All birds at a poultry unit in the UK are scheduled to be culled after a “highly pathogenic” H5N1 strain of bird flu was identified.
On Sunday, avian influenza H5N1 was discovered in a unit in Alcester, Warwickshire, according to the Department for Environment, Food and Rural Affairs (Defra).
Around the facilities, a 3km (1.8-mile) protective zone and a 10km (6-mile) observation zone have been established.
The health measures were made after avian flu cases were detected in Stratford-upon-Avon, where at least 12 swans have perished.
When avian influenza is proven or suspected in poultry or other captive animals, disease control zones are established to try to limit the spread of the illness.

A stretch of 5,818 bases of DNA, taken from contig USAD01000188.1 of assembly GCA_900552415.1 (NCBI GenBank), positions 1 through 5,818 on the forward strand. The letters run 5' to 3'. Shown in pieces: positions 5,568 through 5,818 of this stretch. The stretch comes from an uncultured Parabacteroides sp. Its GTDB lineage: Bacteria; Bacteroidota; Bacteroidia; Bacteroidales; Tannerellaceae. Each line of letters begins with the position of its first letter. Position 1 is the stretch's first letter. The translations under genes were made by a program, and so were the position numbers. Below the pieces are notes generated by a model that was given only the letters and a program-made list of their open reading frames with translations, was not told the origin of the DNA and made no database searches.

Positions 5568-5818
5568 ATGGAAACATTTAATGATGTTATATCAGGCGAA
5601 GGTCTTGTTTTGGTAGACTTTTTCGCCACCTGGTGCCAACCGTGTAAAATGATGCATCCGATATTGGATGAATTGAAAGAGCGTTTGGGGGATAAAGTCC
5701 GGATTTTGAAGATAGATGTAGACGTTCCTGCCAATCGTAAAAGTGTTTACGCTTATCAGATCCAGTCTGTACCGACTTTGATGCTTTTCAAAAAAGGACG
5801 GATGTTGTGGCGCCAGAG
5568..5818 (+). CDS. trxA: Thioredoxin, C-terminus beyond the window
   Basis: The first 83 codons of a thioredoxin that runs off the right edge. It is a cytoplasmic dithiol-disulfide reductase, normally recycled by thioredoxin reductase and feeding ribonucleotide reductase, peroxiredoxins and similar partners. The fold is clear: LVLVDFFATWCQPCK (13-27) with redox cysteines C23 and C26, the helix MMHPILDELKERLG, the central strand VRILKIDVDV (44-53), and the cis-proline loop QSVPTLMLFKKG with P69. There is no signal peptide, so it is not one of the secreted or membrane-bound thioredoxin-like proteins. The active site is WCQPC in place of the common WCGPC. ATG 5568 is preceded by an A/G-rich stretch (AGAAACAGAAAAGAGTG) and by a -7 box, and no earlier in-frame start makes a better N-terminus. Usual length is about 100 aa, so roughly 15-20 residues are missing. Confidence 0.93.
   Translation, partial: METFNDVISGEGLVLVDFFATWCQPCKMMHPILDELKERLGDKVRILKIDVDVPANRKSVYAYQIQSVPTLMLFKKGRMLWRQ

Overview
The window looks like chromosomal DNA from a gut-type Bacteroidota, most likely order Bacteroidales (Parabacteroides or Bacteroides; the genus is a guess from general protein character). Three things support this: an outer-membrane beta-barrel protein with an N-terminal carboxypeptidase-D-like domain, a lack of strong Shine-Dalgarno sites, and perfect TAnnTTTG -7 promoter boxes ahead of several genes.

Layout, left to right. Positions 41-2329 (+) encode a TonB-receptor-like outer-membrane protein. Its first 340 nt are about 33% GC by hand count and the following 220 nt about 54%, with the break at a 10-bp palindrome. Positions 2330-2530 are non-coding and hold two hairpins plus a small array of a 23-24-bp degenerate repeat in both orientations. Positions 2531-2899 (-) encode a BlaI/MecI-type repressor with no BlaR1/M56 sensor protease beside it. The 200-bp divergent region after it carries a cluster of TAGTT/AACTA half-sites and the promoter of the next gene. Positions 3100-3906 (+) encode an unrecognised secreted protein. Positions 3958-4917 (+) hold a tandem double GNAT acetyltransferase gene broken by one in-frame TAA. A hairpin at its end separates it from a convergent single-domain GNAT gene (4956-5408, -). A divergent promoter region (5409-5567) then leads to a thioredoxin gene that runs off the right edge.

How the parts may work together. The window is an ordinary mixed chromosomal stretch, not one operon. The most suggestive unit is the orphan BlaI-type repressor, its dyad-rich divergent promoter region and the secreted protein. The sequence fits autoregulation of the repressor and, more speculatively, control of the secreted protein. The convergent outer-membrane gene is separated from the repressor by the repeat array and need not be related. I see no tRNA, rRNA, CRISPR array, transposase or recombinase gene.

The zones may impose limitations on the transfer of poultry and poultry-related materials.
A UK-wide bird flu prevention zone has also been established, which means that bird keepers must adhere to rigorous biosecurity procedures in order to safeguard their flocks.
In birds, symptoms of the illness include lower activity or vocalization, less feeding and drinking, and laying fewer eggs.
Parts of north Shropshire are also under control zone after avian flu was discovered in a small domestic flock of hens over the Welsh border at Chirk, Wrexham.
Shropshire Council advised anybody who suspects a bird has avian influenza to contact the Defra rural services helpline immediately.
A wild bird rescue center in Worcestershire was also suspected to have avian flu.
© Fourth Estate® — All Rights Reserved.
This material may not be published, broadcast, rewritten or redistributed.